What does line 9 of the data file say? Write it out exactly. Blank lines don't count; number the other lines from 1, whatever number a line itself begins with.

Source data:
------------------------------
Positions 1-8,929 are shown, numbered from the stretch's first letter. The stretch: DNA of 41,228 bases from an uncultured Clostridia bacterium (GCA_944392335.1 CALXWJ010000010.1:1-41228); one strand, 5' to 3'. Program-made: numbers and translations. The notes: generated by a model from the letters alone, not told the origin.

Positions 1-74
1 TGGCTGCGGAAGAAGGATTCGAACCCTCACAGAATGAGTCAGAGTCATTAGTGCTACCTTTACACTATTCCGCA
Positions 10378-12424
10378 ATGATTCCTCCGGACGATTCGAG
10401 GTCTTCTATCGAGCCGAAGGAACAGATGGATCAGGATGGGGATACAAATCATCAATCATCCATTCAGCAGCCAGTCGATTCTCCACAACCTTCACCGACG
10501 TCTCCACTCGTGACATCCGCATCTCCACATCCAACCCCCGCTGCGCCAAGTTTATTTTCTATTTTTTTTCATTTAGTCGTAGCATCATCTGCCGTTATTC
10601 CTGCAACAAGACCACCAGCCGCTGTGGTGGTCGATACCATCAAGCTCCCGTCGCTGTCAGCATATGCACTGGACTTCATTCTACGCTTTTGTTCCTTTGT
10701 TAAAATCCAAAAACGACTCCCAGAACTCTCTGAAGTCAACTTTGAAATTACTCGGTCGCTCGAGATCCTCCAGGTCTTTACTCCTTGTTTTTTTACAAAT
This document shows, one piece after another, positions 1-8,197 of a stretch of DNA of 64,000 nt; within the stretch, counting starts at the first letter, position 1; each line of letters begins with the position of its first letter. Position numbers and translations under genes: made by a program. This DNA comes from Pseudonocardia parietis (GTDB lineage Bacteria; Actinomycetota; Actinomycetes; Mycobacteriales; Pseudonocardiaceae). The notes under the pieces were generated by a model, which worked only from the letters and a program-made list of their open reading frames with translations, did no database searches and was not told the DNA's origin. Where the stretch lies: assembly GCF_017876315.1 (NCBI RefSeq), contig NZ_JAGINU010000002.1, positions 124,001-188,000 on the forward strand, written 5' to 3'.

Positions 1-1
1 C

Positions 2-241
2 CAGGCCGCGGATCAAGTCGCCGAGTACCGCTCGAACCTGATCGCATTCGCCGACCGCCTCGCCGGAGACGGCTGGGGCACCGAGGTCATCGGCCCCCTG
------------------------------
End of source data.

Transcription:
10701 TAAAATCCAAAAACGACTCCCAGAACTCTCTGAAGTCAACTTTGAAATTACTCGGTCGCTCGAGATCCTCCAGGTCTTTACTCCTTGTTTTTTTACAAAT